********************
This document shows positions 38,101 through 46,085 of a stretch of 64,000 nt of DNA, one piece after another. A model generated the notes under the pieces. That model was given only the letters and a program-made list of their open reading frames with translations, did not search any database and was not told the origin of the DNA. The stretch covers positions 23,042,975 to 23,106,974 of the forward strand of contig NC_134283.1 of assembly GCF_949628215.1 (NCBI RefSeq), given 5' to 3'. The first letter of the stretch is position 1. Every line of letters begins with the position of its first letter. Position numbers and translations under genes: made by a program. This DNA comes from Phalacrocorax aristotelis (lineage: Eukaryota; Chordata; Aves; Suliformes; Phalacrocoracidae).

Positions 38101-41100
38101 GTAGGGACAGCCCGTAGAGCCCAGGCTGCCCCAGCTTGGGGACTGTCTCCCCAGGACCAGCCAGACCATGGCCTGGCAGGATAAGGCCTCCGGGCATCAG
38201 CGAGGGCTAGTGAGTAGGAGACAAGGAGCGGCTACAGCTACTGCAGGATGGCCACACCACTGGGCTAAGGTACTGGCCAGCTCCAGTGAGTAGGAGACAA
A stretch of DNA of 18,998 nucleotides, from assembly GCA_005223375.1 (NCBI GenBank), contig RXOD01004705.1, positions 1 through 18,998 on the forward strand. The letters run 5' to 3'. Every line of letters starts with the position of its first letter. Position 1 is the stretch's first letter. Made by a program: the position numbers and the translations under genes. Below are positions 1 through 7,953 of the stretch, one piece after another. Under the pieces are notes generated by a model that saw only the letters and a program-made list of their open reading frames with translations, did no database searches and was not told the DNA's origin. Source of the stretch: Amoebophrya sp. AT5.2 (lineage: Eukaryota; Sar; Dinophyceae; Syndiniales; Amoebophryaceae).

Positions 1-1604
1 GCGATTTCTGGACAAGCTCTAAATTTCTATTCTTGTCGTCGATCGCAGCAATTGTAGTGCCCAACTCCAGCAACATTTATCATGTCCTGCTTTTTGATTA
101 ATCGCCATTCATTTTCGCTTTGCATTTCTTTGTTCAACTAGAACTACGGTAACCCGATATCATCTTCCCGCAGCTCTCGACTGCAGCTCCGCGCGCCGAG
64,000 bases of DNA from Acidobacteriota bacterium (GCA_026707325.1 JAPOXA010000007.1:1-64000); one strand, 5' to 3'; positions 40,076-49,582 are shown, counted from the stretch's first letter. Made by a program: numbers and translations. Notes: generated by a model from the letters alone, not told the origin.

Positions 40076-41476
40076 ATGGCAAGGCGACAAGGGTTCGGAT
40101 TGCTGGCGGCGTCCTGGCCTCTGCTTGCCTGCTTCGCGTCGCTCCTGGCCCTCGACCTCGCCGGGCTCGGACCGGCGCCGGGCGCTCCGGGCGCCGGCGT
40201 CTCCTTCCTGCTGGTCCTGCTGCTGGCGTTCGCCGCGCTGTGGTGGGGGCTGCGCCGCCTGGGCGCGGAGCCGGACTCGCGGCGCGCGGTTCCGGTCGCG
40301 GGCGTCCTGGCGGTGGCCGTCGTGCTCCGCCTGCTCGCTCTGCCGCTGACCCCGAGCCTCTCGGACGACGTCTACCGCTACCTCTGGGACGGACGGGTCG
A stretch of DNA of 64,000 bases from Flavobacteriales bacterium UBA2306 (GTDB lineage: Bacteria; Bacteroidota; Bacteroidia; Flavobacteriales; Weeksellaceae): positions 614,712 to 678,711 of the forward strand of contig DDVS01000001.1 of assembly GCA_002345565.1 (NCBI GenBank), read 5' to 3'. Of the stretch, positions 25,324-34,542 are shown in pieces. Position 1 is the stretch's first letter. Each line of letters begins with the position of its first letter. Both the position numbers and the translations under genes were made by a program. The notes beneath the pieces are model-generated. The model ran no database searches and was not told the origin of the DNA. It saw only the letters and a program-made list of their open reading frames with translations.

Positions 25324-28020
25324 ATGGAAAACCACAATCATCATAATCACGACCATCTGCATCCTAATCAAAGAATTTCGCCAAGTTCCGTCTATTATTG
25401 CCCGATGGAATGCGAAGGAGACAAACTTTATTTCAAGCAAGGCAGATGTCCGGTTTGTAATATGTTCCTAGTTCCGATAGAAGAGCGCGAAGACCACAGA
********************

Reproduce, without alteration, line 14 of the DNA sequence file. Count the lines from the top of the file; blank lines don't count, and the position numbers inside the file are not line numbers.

40301 GGCGTCCTGGCGGTGGCCGTCGTGCTCCGCCTGCTCGCTCTGCCGCTGACCCCGAGCCTCTCGGACGACGTCTACCGCTACCTCTGGGACGGACGGGTCG